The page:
California Releases Inaugural Maternal Mortality Surveillance Report
The Maternal, Child and Adolescent Health (MCAH) Division of the California Department of Public Health has released the first report from the California Pregnancy Mortality Surveillance System (CA-PMSS) project. This surveillance report provides the most accurate information on California’s pregnancy-related deaths (including those up to one year after the end of pregnancy) occurring from 2008 through 2016.
Read the joint letter from the Center for Family Health and the Center for Health Statistics and Informatics.
Highlights from this report include the following:
During the reporting period, 1,934 women died while pregnant or within one year of the end of pregnancy. Nearly one third (608) of these deaths were related to pregnancy.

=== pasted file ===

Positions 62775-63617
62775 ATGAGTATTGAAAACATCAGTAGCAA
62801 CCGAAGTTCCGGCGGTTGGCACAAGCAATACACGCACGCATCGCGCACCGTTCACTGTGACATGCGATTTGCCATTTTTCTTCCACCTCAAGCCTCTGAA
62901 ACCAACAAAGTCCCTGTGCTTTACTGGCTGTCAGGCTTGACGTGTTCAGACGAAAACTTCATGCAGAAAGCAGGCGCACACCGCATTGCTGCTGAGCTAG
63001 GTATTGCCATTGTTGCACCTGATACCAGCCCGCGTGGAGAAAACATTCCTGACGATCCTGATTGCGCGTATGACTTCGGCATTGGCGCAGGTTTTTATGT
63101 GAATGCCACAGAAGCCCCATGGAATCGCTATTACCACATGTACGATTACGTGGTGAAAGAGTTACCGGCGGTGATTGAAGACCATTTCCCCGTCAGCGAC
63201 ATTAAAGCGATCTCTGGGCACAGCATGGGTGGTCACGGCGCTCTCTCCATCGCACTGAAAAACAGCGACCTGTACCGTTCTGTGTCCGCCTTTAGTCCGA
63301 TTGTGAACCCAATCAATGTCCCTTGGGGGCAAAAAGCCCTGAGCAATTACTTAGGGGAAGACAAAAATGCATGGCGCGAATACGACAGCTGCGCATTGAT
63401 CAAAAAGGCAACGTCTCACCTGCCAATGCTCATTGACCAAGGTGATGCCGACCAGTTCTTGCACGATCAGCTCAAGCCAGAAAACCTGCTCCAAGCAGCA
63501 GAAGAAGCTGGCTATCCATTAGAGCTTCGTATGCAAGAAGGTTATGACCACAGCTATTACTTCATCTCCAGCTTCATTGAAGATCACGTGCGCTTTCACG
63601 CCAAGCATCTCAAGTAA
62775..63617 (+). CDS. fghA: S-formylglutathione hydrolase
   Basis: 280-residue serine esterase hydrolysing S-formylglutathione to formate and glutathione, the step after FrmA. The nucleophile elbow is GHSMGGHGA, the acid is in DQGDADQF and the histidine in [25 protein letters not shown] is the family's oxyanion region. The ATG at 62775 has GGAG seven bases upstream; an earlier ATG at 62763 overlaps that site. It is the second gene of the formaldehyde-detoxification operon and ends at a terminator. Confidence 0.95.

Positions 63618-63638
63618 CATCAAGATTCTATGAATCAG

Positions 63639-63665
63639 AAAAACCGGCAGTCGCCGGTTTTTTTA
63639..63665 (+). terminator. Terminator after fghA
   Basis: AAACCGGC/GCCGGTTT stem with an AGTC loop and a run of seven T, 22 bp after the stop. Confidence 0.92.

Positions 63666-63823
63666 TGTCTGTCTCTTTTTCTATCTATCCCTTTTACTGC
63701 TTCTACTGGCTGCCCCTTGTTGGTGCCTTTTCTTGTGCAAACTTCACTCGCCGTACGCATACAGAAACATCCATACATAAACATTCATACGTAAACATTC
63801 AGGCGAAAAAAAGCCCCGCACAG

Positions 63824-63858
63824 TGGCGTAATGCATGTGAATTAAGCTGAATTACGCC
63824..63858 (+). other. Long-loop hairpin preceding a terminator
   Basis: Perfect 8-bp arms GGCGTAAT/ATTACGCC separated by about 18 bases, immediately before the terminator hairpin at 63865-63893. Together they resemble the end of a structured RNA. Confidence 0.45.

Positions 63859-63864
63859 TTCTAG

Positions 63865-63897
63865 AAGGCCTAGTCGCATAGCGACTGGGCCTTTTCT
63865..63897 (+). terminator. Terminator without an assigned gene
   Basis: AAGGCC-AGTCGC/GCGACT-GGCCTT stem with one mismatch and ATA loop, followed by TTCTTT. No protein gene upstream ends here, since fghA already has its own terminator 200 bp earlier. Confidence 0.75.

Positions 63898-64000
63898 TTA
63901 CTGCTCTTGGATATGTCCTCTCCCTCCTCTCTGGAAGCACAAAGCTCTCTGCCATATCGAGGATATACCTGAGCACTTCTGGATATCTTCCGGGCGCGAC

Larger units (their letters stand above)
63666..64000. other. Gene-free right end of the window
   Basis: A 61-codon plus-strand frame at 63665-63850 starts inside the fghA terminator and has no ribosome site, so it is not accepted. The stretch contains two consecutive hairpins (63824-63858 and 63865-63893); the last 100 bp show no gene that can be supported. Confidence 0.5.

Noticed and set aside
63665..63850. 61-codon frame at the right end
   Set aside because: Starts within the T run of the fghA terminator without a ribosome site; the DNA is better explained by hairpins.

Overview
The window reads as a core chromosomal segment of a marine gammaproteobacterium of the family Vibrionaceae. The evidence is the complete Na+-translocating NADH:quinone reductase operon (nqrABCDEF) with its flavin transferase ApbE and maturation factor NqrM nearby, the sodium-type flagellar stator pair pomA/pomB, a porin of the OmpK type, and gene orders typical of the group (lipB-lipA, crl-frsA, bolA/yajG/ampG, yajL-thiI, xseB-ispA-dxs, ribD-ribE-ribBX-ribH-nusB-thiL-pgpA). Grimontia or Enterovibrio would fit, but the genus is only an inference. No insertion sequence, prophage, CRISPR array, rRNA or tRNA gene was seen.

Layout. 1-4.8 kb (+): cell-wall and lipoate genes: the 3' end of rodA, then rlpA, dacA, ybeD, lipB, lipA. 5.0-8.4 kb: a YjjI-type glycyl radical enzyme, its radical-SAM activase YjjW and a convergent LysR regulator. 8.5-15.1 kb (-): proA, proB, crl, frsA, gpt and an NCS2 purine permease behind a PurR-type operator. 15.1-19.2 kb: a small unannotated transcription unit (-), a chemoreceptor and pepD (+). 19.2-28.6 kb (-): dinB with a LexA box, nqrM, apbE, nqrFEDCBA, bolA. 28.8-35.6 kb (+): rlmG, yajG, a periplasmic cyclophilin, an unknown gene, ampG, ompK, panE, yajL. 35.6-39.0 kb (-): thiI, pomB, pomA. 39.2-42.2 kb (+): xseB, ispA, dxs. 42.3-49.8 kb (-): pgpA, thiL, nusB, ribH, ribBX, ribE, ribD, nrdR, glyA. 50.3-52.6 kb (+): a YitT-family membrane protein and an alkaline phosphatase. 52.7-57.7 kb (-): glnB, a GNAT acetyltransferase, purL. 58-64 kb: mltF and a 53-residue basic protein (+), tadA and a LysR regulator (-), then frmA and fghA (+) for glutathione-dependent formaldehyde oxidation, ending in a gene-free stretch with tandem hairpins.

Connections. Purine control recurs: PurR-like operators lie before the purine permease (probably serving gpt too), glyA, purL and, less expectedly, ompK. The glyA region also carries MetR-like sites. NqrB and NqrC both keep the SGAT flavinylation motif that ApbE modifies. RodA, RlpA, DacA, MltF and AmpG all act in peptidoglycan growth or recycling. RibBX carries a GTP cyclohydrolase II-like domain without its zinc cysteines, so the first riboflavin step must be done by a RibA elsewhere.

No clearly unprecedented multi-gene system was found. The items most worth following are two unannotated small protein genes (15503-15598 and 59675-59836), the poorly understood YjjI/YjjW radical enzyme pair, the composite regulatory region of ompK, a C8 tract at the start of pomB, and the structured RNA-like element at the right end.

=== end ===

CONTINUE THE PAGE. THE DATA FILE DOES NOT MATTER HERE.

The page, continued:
· In 2016, the pregnancy-related mortality ratio (PRMR) was 14.1 deaths per 100,000 live births.
· Cardiovascular disease was the leading cause of pregnancy-related deaths. (Suicides and homicides are not included in the CDC PMSS review methodology.)
· We continue to see disparities based on geography and between racial/ethnic groups.
· In 2014-2016, the PRMR for Black women was four to six times greater than the mortality ratios for women of other racial/ethnic groups including White, Hispanic/Latina and Asian/Pacific Islander.
· Older age, obesity, reliance on public insurance and living in less advantaged communities may have contributed to higher PRMR for all racial/ethnic groups.
· CA-PMSS surveillance findings revealed a need for a more thorough investigation of pregnancy-related deaths to identify contributing factors and opportunities for improvement, in order to reduce disparities and prevent pregnancy-related mortality.